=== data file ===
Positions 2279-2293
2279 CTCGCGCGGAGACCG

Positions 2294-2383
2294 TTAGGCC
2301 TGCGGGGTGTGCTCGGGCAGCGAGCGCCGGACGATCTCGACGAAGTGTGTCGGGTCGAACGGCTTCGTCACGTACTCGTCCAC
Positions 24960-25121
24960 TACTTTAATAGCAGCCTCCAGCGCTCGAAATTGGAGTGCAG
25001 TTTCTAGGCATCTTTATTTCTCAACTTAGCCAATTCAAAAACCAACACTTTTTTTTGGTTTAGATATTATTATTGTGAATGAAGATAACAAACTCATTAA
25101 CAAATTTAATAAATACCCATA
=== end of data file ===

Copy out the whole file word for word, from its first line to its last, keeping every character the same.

Positions 2279-2293
2279 CTCGCGCGGAGACCG

Positions 2294-2383
2294 TTAGGCC
2301 TGCGGGGTGTGCTCGGGCAGCGAGCGCCGGACGATCTCGACGAAGTGTGTCGGGTCGAACGGCTTCGTCACGTACTCGTCCAC
Positions 24960-25121
24960 TACTTTAATAGCAGCCTCCAGCGCTCGAAATTGGAGTGCAG
25001 TTTCTAGGCATCTTTATTTCTCAACTTAGCCAATTCAAAAACCAACACTTTTTTTTGGTTTAGATATTATTATTGTGAATGAAGATAACAAACTCATTAA
25101 CAAATTTAATAAATACCCATA